Ghanaians have been turned into ‘hopers’ even though there is not much of a reason to hope for any improvement. We are hoping against hope. But if promises were planes, Kotoka International would be busier than Chicago’s O’Hare Airport. I see Ghana now as the one country where public officers, government appointees and political functionaries are handsomely remunerated for running their nation down. Mr. Speaker, if I sound bitter it is because as one of the ‘children of independence’ I believe that the present crop of leadership in this country has sold the nation down the river. We were the nation that could not be caged because our feathers were too bright. Now, not only do we not have bright feathers, we have no feathers at all. People in responsible positions treat the nation like a bedroom slipper- kick it off your feet anyhow for it does not murmur against rough treatment nor does it register a complaint against disrespect. This is the situation that has made it possible for even government ministers to refuse to attend parliament when summoned and as far as I know no sanctions are applied. In my humble opinion, all those who claim the title of ‘Honourable’ in this country have brought so much dishonour to the word that it should be scrapped from our lexicon.
I am unable to understand why local traditional leaders and ordinary citizens find it necessary to use the media to ‘beg’ the President for normal items of development such as bridges and culverts, potable water, decent classrooms and basic health service. Why are such supplications not directed to DCEs and Mayors, Regional Ministers or members of Parliament? Has our democracy now metamorphosed into benevolent paternalism? And the nagging question is what does Parliament do?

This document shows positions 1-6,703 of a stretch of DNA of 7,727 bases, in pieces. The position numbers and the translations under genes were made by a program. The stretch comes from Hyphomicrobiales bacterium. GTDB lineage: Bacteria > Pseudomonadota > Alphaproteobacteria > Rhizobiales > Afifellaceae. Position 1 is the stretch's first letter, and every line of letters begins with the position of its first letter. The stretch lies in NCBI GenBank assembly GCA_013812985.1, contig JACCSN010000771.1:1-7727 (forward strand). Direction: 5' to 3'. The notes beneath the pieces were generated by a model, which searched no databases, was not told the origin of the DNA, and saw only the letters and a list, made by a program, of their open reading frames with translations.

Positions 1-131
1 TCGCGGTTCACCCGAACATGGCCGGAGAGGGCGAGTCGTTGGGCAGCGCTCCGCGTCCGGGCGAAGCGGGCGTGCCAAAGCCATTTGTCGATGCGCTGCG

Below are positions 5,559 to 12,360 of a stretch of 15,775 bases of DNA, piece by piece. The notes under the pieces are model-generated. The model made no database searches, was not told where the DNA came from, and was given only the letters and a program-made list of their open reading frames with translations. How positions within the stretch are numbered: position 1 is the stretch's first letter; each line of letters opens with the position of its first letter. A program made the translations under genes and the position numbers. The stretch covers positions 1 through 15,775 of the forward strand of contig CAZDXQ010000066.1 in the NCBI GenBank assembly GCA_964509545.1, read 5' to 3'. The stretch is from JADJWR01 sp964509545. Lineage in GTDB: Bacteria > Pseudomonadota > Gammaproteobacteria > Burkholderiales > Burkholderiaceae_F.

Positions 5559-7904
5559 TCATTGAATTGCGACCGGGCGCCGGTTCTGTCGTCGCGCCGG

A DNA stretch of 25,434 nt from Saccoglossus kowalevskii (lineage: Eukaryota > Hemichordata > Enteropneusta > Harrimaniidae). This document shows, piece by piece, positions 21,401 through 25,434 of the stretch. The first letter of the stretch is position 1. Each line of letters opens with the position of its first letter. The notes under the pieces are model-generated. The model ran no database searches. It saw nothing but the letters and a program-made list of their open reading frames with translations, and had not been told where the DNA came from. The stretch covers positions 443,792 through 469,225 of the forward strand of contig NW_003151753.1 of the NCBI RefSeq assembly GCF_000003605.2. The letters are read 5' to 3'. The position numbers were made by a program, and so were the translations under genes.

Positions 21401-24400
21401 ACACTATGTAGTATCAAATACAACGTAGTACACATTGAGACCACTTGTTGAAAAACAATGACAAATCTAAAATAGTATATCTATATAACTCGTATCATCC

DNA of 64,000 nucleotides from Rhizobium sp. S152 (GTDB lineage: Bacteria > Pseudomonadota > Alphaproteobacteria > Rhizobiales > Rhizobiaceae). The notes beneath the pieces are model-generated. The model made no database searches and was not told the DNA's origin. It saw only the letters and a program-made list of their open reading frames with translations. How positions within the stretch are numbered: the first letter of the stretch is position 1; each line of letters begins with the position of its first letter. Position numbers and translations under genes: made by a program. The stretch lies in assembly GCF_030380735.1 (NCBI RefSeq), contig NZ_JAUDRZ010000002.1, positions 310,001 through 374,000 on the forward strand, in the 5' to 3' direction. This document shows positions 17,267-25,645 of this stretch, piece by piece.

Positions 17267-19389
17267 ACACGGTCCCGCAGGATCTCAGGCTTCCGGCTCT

The light at the end of Ghana’s tunnel has been turned off, Mr. Speaker. Citizens are left in bewilderment as to whether the nation is being tormented by an uncaring and insensitive government. And there is the evaporation of all whiffs of honesty and decency normally associated with all arms of governance. The question on the street is – ‘is parliament unknowledgeable about its duties and responsibilities or is parliament morally compromised and thus incapable of standing up on behalf of the ordinary citizens who elected the members? Or is it a situation where members feel they purchased the votes that brought them to the House and therefore their responsibility is to themselves because they are employees answerable only to ‘management’ and not to shareholders nor consumers. Parliament does not even give the impression that it could have a vicarious responsibility for the promotion of the welfare of the citizens of this country.